The Board has also determined that all skin-related branding for iGaming operators in the Keystone State must correspond to the name of the existing main certificate holder, which could limit the amount of marketing exposure that operators such as Betfair, WSOP, 888, Party, and PokerStars receive in the state.
Land-Based Casino Market Saturation in Northeastern United States?
Friction between the New York state government and existing land-based casinos signals a potential market saturation concern in the northeastern United States, where widespread gambling expansions have resulted in the proliferation of convenient locations for consumers.
As PlayUSA columnist Martin Derbyshire reports, two commercial casinos in upstate New York (Del Lago Tyre and Rivers Schenectady) have recently requested a financial bailout from statewide lawmakers.
Pennsylvania’s massive taxation of slot machine revenue, redistribution of land-based market share, restrictive governance, and all-encompassing licensing requirements strongly suggest that the Keystone State could be setting itself up for a similar scenario in which some gambling properties will experience financial difficulties going forward.
This could lead to a situation in which commercial casinos ultimately find themselves in competition with state-controlled gambling interests if legislators decide to use public funding to bail out under-performing gambling businesses.
Gambling Operators Underestimate Consumer Intelligence?
Despite saturation concerns, those who wish to build more casinos in the northeastern U.S. continue to lobby for more locations — particularly in the northern New Jersey region — which could benefit greatly if the United States Supreme Court overturns PASPA sports betting prohibitions in its upcoming ruling.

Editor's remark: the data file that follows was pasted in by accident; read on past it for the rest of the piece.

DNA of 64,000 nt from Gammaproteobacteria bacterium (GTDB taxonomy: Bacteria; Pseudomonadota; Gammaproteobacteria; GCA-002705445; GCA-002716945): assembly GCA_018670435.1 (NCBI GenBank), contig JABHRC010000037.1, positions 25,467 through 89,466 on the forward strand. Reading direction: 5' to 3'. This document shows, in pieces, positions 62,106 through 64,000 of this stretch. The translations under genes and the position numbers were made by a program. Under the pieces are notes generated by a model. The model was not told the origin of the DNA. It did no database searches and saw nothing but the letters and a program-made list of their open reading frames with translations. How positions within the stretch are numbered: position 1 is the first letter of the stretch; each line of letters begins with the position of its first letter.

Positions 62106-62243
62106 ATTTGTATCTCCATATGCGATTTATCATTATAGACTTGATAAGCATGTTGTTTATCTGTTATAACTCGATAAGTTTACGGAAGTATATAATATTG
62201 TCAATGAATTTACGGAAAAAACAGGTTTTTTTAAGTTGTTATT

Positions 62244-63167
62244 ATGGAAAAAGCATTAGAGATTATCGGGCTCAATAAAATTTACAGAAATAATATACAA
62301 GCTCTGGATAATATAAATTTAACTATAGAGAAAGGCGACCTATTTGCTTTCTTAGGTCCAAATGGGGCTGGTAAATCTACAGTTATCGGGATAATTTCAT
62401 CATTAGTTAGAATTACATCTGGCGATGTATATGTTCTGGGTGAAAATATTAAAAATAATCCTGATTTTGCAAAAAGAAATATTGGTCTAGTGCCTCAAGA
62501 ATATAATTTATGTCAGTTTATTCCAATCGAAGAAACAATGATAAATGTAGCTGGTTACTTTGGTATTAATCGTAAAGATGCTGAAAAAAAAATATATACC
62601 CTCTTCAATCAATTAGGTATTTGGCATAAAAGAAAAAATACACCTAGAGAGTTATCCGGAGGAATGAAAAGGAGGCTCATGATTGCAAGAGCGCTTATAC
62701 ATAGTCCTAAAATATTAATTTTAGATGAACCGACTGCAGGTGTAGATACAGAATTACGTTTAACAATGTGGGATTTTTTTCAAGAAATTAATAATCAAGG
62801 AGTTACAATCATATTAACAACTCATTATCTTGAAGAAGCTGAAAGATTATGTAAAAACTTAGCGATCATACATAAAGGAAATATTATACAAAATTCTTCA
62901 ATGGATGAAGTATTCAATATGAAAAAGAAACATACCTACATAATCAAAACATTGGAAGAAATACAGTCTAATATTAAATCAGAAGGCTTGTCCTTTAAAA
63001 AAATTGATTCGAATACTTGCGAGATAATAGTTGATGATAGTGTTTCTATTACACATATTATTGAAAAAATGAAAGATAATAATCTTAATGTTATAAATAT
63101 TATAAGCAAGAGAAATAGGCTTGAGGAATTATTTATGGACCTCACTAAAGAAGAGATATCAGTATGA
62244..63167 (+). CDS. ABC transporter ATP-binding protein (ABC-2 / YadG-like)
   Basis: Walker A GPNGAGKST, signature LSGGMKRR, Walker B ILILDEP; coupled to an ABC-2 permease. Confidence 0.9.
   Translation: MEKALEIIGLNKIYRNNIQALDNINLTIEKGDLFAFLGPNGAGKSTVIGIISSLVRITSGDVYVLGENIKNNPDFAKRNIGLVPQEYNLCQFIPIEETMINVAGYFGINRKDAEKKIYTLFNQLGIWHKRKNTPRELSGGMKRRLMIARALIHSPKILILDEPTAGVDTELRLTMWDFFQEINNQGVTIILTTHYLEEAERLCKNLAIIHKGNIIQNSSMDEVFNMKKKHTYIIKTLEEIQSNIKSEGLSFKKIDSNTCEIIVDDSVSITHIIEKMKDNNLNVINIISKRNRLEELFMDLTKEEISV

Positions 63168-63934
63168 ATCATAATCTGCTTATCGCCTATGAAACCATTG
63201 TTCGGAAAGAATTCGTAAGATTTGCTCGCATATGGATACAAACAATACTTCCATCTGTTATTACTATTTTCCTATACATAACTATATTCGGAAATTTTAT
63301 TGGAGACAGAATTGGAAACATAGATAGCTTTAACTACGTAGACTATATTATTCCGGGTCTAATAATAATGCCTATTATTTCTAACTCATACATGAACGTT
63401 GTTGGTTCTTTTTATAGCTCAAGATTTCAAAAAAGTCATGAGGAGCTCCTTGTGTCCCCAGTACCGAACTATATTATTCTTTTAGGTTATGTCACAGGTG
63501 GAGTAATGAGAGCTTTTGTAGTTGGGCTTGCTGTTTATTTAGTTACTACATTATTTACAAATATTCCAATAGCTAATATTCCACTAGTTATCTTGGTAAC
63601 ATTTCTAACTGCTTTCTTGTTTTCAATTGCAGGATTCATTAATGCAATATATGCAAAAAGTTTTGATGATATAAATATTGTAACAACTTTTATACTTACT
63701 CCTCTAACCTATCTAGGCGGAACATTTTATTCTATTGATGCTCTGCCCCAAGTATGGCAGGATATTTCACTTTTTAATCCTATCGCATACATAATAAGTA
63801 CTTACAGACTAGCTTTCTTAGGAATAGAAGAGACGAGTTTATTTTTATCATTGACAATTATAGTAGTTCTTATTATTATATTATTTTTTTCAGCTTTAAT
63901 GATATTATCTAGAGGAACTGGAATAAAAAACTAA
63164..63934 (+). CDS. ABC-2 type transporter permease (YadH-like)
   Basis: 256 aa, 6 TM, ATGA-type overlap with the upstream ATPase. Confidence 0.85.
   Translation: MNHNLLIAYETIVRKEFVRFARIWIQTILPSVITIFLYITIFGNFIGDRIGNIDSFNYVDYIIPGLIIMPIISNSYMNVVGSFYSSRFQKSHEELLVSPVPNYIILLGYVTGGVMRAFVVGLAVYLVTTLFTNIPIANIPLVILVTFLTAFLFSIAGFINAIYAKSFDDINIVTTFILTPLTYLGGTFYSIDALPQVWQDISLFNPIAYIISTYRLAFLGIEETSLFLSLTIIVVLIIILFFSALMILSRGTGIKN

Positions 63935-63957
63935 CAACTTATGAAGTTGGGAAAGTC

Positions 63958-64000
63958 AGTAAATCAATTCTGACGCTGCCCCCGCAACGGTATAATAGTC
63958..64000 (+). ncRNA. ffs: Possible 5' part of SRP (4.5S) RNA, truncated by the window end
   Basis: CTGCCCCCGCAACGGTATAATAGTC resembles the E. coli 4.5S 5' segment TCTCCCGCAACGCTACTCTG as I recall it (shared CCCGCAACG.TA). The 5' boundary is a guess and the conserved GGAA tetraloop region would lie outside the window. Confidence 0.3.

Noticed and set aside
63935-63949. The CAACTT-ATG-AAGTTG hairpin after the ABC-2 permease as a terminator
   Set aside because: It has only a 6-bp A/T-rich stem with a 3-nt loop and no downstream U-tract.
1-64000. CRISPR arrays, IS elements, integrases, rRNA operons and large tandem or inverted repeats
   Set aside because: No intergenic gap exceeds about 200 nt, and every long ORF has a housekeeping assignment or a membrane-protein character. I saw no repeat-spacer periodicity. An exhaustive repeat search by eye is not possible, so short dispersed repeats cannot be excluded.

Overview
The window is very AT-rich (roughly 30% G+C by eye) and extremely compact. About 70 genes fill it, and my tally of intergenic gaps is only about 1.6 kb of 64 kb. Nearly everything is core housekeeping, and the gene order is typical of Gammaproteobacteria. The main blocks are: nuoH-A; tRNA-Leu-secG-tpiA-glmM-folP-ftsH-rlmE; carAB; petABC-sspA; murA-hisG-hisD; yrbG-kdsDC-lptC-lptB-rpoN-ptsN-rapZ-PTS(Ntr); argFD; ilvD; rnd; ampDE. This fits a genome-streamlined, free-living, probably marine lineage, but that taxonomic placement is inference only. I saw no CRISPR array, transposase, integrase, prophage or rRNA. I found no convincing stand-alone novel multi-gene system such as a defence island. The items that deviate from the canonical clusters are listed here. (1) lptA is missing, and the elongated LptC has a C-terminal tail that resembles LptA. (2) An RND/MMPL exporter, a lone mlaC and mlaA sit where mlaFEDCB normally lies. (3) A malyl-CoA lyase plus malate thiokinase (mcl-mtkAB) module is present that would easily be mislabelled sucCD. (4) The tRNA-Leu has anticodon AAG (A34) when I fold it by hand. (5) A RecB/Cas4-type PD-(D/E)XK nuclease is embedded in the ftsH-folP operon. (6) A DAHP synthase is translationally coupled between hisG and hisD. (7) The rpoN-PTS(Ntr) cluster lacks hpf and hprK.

And while such locations could be financially feasible depending on which regulatory measures are put into place, the need for most northeastern United States casinos to increase customer spend figures presents a unique challenge in an informed-consumer environment.
Recreational and new gamblers are becoming more aware of casino game house edges and seeking out publicly-available information before deciding which establishments to patronize, which could spell doom for a large portion of existing land-based casinos that are in the process of raising prices to meet revenue goals.
Legalized sports betting opportunities (pending SCOTUS ruling) could open up statewide gambling markets to more consumers and bring real money wagering more into a mainstream focus, but it remains unclear whether gamblers will eventually be turned off by less-than-favorable RTP (Return to Player) rates that would be necessary under certain regulatory and taxation mandates.
For now, Pennsylvania has a fifth satellite casino location, a judgement regarding iGaming skins, and will be accepting applications for online gambling licenses later this month. We will continue to keep our readers up-to-date on the latest Pennsylvania gambling news as events occur here at Part Time Poker.
Read More Pennsylvania Gambling News from David Huber
Pennsylvania Gambling Industry News & Analysis (Feb 21, 2018)
Pennsylvania Live Poker Revenue Numbers Are Cause for Concern (Jan 28, 2018)
Pennsylvania Regulators Extract Maximum Value for Satellite Casino Licenses (Jan 25, 2018)